Judges have often been adamant in asserting that their judgments and decision-making are wholly independent from principles of morality. They emphasise that their role is merely to interpret the law made by the legislature, in spite of indications in case law that principles of morality are inherently factored in to the outcome of cases. This is a trend that is particularly noticeable in the area of intellectual property.
Over the past week we have a number of cases from the Justis Irish Cases series uploaded onto the Justis platform. An overview of these cases can be found below:
Matthew Jackson, pupil barrister at Invictus Chambers, reviews a significant decision of the ECJ.
The European Court of Justice’s judgment in FSPC v Tyco C‑266/14 clarifies the position about whether time spent travelling to work constitutes “working time”. This is important when calculating rest breaks and the maximum number of hours in a working week.
Why should I consider cases from other jurisdictions when I'm undertaking legal research? This is a question that no doubt resonates with students and others when tasked with preparing for a case, assignment or other work requiring extensive research.
Over the past week we have had a wealth of cases heard in the Irish Employment Appeals Tribunal ("EAT") uploaded to our Justis Irish Employment Cases series on the Justis platform. An insight into the cases is provided below.Redundancy
Determining the exact place which legal positivism and natural law as legal philosophies have in law can be difficult for students when first presented with these theories. Both are philosophical theories concerning the genesis of the legal systems; often being treated as rival views.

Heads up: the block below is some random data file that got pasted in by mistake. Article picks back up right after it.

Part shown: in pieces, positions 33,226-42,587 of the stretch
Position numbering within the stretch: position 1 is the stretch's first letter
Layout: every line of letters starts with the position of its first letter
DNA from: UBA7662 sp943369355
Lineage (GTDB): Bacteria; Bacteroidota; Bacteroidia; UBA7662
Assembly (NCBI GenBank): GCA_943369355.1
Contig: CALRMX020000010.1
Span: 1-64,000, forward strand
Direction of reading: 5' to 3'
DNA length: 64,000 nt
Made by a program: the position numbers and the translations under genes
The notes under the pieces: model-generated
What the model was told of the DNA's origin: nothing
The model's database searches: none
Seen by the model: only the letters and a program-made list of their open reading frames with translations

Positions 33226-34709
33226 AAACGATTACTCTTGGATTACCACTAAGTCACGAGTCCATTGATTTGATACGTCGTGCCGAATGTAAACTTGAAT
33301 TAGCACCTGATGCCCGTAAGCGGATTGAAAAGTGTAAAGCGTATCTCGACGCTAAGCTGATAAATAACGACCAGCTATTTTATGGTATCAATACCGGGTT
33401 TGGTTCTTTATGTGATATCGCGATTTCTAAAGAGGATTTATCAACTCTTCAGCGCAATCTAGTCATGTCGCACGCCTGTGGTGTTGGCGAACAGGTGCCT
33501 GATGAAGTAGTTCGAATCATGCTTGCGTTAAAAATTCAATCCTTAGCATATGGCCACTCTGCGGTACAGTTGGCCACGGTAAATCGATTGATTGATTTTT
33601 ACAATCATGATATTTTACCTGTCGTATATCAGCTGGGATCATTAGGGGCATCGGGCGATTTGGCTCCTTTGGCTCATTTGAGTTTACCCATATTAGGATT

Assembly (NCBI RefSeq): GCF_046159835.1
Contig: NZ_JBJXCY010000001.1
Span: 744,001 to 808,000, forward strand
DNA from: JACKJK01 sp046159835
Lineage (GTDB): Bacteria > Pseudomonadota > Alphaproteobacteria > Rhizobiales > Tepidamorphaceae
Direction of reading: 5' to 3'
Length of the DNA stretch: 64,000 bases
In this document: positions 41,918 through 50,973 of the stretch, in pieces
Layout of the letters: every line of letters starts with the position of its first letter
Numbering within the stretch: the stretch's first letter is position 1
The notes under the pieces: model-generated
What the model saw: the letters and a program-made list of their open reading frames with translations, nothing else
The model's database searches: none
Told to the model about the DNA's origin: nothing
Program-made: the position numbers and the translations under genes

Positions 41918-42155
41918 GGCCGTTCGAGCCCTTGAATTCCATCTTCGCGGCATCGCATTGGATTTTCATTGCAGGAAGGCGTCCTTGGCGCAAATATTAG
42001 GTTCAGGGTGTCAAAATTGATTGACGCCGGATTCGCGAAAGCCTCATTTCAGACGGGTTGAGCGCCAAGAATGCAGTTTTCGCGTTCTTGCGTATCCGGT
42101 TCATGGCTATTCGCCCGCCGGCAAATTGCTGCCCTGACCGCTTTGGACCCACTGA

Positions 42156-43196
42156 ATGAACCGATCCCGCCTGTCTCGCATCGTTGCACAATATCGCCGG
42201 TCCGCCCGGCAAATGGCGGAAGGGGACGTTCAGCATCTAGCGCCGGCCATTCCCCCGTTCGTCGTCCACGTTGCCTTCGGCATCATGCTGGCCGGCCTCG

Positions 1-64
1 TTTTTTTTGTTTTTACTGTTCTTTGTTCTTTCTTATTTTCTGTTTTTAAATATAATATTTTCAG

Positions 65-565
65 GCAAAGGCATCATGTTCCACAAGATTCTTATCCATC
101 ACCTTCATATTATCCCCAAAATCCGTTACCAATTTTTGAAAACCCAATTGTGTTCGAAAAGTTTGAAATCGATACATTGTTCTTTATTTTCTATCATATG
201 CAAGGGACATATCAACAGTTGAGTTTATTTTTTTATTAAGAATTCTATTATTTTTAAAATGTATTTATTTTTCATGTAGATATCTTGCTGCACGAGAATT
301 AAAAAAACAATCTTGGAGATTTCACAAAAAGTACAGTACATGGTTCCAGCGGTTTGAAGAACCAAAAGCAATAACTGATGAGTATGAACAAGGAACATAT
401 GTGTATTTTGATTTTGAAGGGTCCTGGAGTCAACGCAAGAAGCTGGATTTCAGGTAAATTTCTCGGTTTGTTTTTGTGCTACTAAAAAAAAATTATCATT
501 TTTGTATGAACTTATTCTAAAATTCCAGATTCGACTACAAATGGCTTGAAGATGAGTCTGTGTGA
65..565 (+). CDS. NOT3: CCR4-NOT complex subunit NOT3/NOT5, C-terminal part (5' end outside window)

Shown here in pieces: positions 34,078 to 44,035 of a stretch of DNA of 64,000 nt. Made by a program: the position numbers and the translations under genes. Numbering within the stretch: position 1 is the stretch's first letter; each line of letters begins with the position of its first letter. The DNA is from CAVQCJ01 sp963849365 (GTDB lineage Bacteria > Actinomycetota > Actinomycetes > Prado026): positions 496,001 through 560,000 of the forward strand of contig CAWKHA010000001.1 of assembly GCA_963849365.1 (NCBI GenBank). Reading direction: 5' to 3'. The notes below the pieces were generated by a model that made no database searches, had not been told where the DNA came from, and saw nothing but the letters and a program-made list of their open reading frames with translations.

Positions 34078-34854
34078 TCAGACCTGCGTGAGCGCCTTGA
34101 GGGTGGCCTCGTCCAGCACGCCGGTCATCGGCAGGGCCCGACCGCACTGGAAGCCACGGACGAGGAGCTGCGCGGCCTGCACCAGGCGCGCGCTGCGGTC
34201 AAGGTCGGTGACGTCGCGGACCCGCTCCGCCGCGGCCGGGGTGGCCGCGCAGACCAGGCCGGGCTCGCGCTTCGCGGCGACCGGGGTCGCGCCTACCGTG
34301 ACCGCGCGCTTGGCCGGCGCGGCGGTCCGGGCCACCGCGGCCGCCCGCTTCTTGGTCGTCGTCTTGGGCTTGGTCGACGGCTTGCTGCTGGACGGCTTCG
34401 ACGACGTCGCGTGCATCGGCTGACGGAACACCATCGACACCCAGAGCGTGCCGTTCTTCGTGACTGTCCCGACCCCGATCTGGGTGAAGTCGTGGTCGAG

Legal research can be a real headache as a law student. When I began my internship at Justis Publishing the only platform which I had felt comfortable using was Westlaw. This was until I got a chance to experience JustisOne, a legal research platform merging the best features from the other Justis products – JustCite and Justis. JustisOne is innovating the legal research marketplace.
The way we are using technology is an ever-evolving process. As we adapt to new releases and advancements, all the while increasing our reliance on them, their presence becomes irreplaceable. For example the Chartered Information of Library Information Professionals (CILIP) reported that in 2014 the use of mobile devices to access the internet had overtaken desktop access for the first time.
Lord Devlin in the Wolfenden Committee argued that the law should serve a normative function in excluding social changes that are yet to become dominant public norms as perceived by society at large. This therefore combines the two views that the law should adapt to our evolving society as well as incorporating the paternalistic role of the law in being a gatekeeper.
With any undergraduate education there is always a difference between theory and practice and the difficulties in transferring theoretical knowledge and adapting it to the real world. Legal education is therefore no exception.